"When their was Thunder"
Thunder Bay Racing Reunion weekend
#LSN_Outdoors Thunde Bay Racing Reunion weekend 2017
On Friday October 13th 2017, the Canadian Lakehead Exhibition, along with a small enthusiastic group of local racing fans are hosting a very important and historic event to celebrate over 100 years of racing here in our home town of Thunder Bay.
“When There Was Thunder” consists of a social evening on Friday at the CLE Coliseum building, including stories from former drivers and pit crews, a few historic and current race cars on display and a time to re-connect with some of your racing friends from years back. All generations of racers from the Murillo days, The Canadian Lakehead Exhibition track, Riverview Raceways and Mosquito Speedway will be on hand, including their pit crews (the unsung heroes) and fans. The last racing reunion was held in 1985 with a $5.00 admission. We have held the admission to that same 1985 price, 32 years later at $5.00. Door prizes will be given.
Food and Drink will also be available at an extra cost. Advance tickets are available at the CLE office at 807-622-6473 or from myself, or anyone on the committee.
On Saturday October 14th, there will be self-guided tours to the Russ Wanzuk racing collection from 10:00 ‘til Noon, then to the Duke Hunt Museum’s racing collection on Rosslyn Road from 1:30 to 4:30 which now hosts the famous “King’s Ford Special”. Door prizes will also be given away at the Duke Hunt museum.
Everyone is welcome…be sure to attend this historic event in your home town.
The Kings Special
In the first half of auto racing’s first century,the race car’s were almost as well known as the driver’s themselves. Locally,here in the Lakehead during the 1920 & 30’s the "Kings Special" was the “star“ car of the CLE and Murillo track’s. Built by brother’s Arthur and Arnold King in a chicken coup at their home on Algonquin St. in Port Arthur ,it was a true state of the art speed machine in its day. Based on a Ford Model T frame ,the car was narrowed to a width of 14”, sported a trick set of Dayton race wheel's ,featured an overhead camshaft cylinder head built by Robert Roof of Indiana. Roof head’s were affordable and worked very well. The car also featured twin Winfield carburetors ,a Scintilla high tension magneto ,full pressure lubrication ,worm gear steering , a geared water pump ,and a counter balanced crankshaft.
Art King started and ended his racing career the same day at Murillo in 1924,a rough rollover introduction convinced Art that he really didn't want to be a race driver and he could be content as an owner and mechanic. King replaced himself first with Ernie Boffa and Pat Bryan spending time behind the wheel, before settling on Frank Colosimo as the permanent driver. Colosimo was already an established winner, winning race’s at the CLE and Murillo ,as well as in Winnipeg in George Dolcetti’s Essex. The legend of the Kings Special and driver Frank Colosimo would grow with each race win. A colorful figure ,Colosimo would drive in front of the grandstand waving money at the crowd daring them to bet against him, Colosimo would usually disappoint those that did bet against him and please those that betted on him to win. The 1920’s racing would often feature “match races” to answer a challenge, each driver would put up the money with the local sports editor usually holding the bet. Sometimes these bet’s were anything but small change ,usually $50 or $100 but also as high as $500 and $1000,that is how much today? Race’s were usually on holiday weekend’s though the 1921 match race for $1000 between Colosimo in the Essex and Cunningham in his Ford was run on November 12 with snow flurries threatening the race. After winning that race Colosimo planned to retire from the local track's ,and venture out east to race though those plans didn’t fall into place. Colosimo, would win the lion's share of races he'd run ,but also had some bad race’s too ,such as the day he charged the corner too hard and took out the ticket office. Art King would claim Colosimo only lost two race’s in seven year’s ,from 1925 to 1931 behind the wheel of the “Kings Special“. Upon retiring as a driver in 1931 ,Colosimo became the flagman ,then coming out of retirement for one race in October 1933 and year's later played host to the founding meeting in August 1952 of the Lakehead Stock Car Club at Uncle Frank’s Supper Club on Hwy 61.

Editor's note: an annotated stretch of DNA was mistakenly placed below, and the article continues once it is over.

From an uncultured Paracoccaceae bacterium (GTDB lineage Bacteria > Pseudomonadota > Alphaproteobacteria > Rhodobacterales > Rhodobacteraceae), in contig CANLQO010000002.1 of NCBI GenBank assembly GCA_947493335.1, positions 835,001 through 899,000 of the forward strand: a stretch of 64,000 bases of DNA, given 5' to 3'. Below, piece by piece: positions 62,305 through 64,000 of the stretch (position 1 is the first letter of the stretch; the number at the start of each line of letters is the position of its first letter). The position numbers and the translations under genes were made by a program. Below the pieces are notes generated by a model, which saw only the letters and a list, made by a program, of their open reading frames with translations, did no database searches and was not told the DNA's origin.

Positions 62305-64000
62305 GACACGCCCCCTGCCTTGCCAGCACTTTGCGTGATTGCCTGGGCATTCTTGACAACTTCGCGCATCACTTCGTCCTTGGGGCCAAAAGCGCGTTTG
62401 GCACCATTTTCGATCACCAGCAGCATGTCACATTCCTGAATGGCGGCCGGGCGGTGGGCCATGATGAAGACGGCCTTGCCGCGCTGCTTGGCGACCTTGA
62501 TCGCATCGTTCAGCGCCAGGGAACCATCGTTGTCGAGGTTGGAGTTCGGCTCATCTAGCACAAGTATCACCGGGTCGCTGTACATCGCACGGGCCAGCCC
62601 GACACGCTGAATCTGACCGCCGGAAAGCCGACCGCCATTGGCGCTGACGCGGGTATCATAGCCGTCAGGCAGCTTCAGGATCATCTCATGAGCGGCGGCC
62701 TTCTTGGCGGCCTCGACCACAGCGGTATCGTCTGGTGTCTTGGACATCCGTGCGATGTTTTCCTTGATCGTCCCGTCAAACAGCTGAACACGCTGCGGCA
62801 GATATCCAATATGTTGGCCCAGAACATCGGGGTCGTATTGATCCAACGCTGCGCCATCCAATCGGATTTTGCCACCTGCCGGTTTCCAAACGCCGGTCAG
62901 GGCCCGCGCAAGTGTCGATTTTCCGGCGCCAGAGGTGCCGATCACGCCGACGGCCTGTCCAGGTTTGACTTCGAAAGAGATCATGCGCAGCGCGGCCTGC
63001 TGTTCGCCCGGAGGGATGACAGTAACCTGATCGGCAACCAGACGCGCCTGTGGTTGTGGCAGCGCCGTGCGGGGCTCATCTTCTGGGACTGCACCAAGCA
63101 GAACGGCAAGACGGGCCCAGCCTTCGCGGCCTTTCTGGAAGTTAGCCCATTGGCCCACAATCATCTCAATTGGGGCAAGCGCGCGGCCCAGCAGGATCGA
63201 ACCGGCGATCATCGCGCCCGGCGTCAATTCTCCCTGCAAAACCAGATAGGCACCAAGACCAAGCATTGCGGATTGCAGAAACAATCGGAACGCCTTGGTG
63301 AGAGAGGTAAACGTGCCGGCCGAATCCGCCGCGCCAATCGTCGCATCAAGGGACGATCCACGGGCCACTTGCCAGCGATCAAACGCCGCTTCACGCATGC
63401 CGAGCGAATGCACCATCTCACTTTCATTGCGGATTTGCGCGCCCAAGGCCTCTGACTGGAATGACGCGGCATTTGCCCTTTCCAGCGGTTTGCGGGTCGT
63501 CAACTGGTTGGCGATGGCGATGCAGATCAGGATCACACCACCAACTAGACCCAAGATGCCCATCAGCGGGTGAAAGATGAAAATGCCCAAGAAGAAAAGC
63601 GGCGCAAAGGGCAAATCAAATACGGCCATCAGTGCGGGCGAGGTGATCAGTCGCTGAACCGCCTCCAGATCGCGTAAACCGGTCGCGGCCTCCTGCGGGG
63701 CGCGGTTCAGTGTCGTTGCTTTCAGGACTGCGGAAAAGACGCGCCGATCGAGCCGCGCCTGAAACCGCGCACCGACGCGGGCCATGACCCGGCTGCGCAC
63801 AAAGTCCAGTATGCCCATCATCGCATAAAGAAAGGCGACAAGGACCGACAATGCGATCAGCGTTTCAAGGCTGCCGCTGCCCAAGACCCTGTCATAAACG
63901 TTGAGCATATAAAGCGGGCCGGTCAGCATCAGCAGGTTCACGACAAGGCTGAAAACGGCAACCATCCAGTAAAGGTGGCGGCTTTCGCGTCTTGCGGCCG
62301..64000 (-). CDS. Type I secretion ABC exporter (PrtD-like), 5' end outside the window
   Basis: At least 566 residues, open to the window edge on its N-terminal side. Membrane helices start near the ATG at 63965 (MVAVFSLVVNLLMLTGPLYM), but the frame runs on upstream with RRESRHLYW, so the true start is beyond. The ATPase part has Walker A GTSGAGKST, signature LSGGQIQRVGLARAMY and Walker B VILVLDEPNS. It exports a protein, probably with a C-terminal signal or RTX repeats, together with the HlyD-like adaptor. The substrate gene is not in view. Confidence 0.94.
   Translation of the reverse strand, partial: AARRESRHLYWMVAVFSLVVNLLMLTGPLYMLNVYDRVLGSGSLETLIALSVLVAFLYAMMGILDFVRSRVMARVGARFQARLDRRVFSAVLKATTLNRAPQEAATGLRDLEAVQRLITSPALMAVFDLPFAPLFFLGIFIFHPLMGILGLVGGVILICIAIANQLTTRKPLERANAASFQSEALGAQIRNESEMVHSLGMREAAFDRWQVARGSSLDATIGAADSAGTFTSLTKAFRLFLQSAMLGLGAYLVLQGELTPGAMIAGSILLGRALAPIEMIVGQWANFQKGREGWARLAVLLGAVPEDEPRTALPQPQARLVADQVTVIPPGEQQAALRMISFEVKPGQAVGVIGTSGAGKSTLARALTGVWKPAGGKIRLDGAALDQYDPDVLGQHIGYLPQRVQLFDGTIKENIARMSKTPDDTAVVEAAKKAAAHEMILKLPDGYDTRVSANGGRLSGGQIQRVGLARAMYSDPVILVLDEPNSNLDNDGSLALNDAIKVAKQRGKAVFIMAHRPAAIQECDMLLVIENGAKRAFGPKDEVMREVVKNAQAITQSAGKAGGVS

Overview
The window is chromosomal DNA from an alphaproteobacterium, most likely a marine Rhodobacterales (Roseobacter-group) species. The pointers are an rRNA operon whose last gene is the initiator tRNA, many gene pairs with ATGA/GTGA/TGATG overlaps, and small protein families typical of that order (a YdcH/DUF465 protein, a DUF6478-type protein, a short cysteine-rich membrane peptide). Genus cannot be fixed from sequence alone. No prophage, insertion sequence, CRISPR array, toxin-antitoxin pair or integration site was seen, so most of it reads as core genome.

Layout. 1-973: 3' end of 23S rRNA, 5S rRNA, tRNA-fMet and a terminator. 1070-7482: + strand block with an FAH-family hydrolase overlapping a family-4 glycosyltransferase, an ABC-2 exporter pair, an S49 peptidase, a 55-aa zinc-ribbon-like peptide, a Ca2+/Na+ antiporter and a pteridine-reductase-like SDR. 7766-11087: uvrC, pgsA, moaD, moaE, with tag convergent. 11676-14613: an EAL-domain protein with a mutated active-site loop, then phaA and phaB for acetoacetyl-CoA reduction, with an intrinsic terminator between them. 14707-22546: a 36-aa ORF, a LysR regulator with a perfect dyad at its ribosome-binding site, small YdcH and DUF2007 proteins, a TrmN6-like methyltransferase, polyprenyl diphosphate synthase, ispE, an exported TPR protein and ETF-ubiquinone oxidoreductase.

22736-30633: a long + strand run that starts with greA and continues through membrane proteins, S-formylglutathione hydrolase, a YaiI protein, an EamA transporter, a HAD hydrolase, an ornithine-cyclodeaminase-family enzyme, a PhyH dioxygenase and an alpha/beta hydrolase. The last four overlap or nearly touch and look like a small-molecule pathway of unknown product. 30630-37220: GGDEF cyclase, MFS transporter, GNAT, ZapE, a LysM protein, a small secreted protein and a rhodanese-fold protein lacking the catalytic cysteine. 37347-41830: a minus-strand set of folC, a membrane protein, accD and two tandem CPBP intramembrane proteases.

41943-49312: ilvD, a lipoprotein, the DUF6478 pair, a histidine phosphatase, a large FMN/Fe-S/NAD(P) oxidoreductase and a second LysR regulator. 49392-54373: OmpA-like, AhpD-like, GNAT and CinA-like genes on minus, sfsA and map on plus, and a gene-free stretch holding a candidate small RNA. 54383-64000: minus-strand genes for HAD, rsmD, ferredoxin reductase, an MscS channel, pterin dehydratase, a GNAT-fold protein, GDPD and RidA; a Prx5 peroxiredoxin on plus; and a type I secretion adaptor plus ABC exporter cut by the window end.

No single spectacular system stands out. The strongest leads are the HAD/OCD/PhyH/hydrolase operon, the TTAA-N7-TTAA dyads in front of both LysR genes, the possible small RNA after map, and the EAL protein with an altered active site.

The racing career of the Kings Special speedster ended in the mid/late 1930’s. The Kings Special was traded in on a new car then sold and passed through several hands.Red Marsonet owned the car after WWII, dismantling it, keeping the motor and speed parts. He sold the body/chassis to someone in Murillo,then it moved on to someone in Rosslyn. The car was last known to be owned by local racing legend Barry Kettering in a different form, powered by a regular T Ford motor, in 1950 he would informally race it against another 1920’s race car, “The Hudson“, then owned by Tom Dow. While the fate of the “Kings Special” remain’s a mystery,an important piece of it has survived the years. The motor and transmission were obtained in trade for a Model T touring car in running condition ,by Alan Cronk of Wyoming ON. A “T” frame was obtained from Russ Wanzuk in Murillo ,and a re-creation of the Kings Special has been completed. Meticulous research to ensure accuracy was conducted, and the result’s are beautiful and a piece of the Lakehead’s racing history has been resurrected. The new “Kings Special” is permanately housed at the Duke Hunt Museum in Rosslyn Village.
Owner Art King & Driver Frank Colosimo
by Jeff Caldwel